Yasheng Huang: What Worked With Japan Won’t Work With China

MIT Sloan Prof. Yasheng Huang

From the New York Times

In the 1980s, the United States threatened sanctions if Japan did not reduce its trade deficit. One consequence — intended or unintended — was that Japanese investments in the United States increased dramatically in response to the punitive sanctions.

These are called “tariff-jumping” investments and today there are commentators who call for similar policies to get the Chinese to switch from exporting to the United States to investing in the United States. Apple features prominently in this debate because the company has outsourced almost all the manufacturing of its popular products to China.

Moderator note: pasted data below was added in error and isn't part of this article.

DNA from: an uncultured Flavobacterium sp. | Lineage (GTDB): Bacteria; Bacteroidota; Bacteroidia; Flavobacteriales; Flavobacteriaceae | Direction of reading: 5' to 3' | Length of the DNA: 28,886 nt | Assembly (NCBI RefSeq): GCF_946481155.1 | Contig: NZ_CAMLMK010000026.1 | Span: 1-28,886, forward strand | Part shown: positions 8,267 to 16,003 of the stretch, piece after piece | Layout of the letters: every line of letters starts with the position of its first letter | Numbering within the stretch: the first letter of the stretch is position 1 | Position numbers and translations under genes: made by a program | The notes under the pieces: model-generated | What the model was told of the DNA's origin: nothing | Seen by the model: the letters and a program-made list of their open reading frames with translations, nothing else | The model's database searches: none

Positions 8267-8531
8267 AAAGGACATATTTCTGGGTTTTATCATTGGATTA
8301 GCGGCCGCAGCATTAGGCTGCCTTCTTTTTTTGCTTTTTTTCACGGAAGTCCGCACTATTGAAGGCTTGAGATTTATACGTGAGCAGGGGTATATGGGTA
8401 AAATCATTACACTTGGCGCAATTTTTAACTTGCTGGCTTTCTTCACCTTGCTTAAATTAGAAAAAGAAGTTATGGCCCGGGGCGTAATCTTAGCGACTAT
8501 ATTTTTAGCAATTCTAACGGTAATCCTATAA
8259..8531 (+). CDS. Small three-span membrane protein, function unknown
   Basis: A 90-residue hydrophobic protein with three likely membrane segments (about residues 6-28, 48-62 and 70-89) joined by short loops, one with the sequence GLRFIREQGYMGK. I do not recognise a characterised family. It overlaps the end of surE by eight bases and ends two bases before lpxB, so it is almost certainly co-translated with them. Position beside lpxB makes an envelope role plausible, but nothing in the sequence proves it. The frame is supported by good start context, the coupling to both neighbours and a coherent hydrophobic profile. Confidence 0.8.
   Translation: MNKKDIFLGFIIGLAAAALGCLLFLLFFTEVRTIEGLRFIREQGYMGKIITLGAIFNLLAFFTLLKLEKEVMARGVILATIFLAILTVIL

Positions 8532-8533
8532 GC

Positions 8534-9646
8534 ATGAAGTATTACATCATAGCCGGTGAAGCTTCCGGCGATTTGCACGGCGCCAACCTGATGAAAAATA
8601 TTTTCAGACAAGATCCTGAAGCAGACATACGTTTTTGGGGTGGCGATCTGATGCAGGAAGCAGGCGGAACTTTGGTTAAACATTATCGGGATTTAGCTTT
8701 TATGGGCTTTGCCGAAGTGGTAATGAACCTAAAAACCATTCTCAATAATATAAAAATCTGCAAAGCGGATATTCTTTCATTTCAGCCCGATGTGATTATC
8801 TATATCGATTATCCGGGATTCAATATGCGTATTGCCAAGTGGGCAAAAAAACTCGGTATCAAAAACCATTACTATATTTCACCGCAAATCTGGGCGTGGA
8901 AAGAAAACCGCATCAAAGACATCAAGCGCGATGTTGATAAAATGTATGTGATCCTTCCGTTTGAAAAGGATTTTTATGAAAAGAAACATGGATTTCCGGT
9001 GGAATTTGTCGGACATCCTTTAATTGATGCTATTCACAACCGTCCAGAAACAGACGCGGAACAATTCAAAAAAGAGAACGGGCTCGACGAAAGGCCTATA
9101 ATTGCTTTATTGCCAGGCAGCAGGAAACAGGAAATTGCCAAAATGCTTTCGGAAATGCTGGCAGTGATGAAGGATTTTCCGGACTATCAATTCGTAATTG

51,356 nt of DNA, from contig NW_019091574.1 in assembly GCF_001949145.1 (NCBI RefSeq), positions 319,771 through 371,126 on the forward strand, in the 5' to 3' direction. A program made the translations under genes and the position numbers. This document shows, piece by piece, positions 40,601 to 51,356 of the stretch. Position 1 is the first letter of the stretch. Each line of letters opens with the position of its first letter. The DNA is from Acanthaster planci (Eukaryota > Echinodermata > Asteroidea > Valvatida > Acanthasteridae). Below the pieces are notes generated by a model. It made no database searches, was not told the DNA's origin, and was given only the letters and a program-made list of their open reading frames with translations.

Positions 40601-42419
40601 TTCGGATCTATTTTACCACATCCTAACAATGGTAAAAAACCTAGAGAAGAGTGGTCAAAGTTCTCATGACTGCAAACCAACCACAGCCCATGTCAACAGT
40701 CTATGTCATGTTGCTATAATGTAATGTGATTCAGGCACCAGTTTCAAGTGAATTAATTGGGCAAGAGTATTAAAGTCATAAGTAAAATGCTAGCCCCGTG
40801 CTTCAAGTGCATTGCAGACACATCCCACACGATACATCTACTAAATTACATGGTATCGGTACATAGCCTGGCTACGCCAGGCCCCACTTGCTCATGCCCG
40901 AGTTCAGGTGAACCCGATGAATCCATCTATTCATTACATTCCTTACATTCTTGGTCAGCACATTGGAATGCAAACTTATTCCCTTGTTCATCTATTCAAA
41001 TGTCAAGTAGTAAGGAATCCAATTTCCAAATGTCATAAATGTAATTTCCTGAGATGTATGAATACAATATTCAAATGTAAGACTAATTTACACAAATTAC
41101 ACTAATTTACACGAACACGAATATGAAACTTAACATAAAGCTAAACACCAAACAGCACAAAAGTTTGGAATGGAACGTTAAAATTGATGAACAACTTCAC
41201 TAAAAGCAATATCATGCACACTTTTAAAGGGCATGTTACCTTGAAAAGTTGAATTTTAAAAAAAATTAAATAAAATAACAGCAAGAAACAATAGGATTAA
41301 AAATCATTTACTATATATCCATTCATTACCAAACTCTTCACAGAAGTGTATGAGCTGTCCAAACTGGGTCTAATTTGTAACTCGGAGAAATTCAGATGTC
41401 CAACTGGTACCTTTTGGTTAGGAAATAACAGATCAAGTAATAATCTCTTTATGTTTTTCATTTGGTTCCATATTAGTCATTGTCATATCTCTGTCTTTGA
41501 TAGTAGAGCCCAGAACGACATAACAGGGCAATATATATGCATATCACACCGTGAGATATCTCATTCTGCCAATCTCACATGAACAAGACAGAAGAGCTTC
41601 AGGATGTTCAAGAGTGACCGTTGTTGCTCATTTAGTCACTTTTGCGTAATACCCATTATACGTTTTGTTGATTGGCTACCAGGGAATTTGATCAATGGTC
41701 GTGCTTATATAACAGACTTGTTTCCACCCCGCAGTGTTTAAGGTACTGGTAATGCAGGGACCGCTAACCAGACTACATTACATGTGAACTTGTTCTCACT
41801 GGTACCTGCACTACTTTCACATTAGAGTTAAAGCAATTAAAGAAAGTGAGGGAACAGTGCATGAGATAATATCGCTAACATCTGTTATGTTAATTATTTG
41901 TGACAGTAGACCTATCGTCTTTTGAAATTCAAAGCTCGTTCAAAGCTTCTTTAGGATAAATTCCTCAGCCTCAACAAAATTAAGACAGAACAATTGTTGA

Read the full post at NYT Room for Debate

Yasheng Huang is International Program Professor in Chinese Economy and Business Professor of Global Economics and Management. He is the author of “Capitalism With Chinese Characteristics

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